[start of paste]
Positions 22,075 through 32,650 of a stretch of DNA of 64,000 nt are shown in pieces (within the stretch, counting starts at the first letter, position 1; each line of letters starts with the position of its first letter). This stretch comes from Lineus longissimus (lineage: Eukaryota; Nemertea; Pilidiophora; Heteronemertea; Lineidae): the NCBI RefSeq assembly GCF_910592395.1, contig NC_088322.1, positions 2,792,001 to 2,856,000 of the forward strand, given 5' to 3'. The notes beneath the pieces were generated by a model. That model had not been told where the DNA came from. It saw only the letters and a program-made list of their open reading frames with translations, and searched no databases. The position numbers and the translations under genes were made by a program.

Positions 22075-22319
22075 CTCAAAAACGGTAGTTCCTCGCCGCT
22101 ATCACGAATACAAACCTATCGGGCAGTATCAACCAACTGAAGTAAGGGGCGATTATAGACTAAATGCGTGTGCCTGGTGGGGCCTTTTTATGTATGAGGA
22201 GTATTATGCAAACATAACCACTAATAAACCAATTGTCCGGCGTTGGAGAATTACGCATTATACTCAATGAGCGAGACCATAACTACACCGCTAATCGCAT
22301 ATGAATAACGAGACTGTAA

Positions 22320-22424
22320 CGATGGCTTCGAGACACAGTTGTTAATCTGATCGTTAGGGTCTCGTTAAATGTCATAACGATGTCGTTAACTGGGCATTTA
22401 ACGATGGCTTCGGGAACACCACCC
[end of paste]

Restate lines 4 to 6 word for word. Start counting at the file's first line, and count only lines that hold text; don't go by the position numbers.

22101 ATCACGAATACAAACCTATCGGGCAGTATCAACCAACTGAAGTAAGGGGCGATTATAGACTAAATGCGTGTGCCTGGTGGGGCCTTTTTATGTATGAGGA
22201 GTATTATGCAAACATAACCACTAATAAACCAATTGTCCGGCGTTGGAGAATTACGCATTATACTCAATGAGCGAGACCATAACTACACCGCTAATCGCAT
22301 ATGAATAACGAGACTGTAA